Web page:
$52.6 billion

The Black Budget

Covert action. Surveillance. Counterintelligence. The U.S. “black budget” spans over a dozen agencies that make up the National Intelligence Program.
Explore the top secret funding

Funding the intelligence program

The CIA, NSA and National Reconnaissance Office (NRO) receive more than 68 percent of the black budget. The National Geospatial-Intelligence Program’s (NGP) budget has grown over 100 percent since 2004.

The top five agencies, by spending

Central Intelligence Agency

Collect, analyze, evaluate, disseminate foreign intelligence and conduct covert operations.

Agency fiscal year budget
since 2004, not inflation-


Approximate percentage
growth from 2004 to 2013

National Security Agency

Protect the government’s information systems and intercept foreign signals intelligence information.


National Reconnaissance Office

Design, build, and operate the nation’s signals and imagery reconnaissance satellites.


National Geospatial-Intelligence Program

Generate and provide imagery and map-based intelligence, which is used for national security, U.S. military operations, navigation and humanitarian aid efforts.


General Defense Intelligence Program

Provide assessments of foreign military intentions and capabilities to policymakers and military commanders. Conduct human and technical intelligence collection, document and media management.


Four main spending categories

Top secret spending can be divided into four main categories: data collection, data analysis, management, facilities and support and data processing and exploitation. The CIA and NRO are heavy on data collection while the NSA and NGP focus on data processing and exploitation as well as auxiliary functions like management, facilities and support.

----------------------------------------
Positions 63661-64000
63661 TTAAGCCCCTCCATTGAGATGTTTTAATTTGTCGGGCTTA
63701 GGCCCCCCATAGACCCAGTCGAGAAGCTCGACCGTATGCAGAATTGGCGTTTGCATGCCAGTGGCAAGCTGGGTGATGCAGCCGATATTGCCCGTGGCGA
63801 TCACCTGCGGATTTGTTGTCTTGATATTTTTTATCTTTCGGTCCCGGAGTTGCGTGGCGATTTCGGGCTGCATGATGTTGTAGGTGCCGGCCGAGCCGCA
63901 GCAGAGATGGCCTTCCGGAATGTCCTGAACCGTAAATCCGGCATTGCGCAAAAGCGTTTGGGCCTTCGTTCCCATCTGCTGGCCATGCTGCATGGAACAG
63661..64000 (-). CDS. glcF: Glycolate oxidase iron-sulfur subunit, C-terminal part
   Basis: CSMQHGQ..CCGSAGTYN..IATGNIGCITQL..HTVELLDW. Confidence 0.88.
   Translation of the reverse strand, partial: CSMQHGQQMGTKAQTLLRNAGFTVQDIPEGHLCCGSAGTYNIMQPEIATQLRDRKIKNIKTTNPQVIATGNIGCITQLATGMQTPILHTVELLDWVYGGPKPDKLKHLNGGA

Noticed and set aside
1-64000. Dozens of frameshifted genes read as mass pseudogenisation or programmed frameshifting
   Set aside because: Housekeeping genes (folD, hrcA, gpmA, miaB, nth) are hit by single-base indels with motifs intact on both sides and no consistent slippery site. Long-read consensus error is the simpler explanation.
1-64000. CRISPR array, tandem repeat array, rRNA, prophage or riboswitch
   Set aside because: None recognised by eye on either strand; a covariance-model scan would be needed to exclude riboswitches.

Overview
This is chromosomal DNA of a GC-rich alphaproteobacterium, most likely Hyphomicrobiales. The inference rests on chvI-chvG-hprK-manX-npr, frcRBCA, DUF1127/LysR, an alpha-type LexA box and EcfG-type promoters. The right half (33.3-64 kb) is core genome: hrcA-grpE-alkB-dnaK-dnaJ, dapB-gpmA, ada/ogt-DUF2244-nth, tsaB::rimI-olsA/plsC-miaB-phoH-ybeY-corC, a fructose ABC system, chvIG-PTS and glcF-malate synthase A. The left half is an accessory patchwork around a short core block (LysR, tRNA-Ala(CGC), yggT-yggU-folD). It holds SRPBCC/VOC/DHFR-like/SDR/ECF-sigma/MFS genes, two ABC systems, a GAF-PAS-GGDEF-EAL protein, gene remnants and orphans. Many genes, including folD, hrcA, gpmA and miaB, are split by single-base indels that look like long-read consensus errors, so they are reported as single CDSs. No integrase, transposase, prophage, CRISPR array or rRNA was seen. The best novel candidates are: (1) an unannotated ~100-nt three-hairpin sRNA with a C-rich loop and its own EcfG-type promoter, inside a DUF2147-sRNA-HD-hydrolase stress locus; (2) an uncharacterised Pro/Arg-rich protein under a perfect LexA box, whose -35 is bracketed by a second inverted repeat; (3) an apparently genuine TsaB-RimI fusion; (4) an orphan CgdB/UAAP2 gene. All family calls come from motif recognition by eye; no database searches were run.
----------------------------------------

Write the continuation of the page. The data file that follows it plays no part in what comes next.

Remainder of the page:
Funding five mission objectives

$20.1 billion

Warning U.S. leaders about critical events

Warn policymakers, military and civilian authorities of threats, such as economic instability, state failure, societal unrest and emergence of regional powers.


Combating terrorism

Monitor and disrupt violent extremists and suspected terrorist groups that plot to inflict harm to the U.S., its interests and allies.


Stopping spread of illicit weapons

Prevent the proliferation of weapons of mass destruction.


Conducting cyber operations

Prevent cyber intrusions and proliferation of weapons of mass destruction.


Defending against foreign espionage

Detect attempts by adversaries to penetrate U.S. government.

Thirty-two types of expenses

Each agency has a unique breakdown of expenses that reflect the priorities of its mission. There is no specific entry for the CIA’s fleet of armed drones in the budget summary, but a broad line item hints at the dimensions of the agency’s expanded paramilitary role, providing more than $2.5 billion for “covert action programs” that would include drone operations in Pakistan and Yemen, payments to militias in Afghanistan and Africa, and attempts to sabotage Iran’s nuclear program.

107,035 employees in the intelligence community


Full-time equivalent (FTE) civilian employees

CIA employs the most civilian FTEs: 21,459

equals 100 employees


Military positions

NSA employs 64 percent of all military personnel in the program: 14,950


Full-time contractors

The number refers to contractors who occupy full-time positions in core functions for U.S. intelligence agencies. The category generally does not include employees of companies that have been hired by the agencies for a service or project.

NOTE: Graphics do not include $514 million allocated for the Central Intelligence Agency retirement and disability system.

Related story

U.S. spy network's successes, failures and objectives detailed in ‘black budget' summary

U.S. spy agencies have built an intelligence-gathering colossus since the attacks of Sept. 11, 2001, but remain unable to provide critical information to the president on a range of national security threats, according to the government's top secret budget.

Budget document sheds light on raid that killed bin Laden

Inside the 2013 U.S. Intelligence Black Budget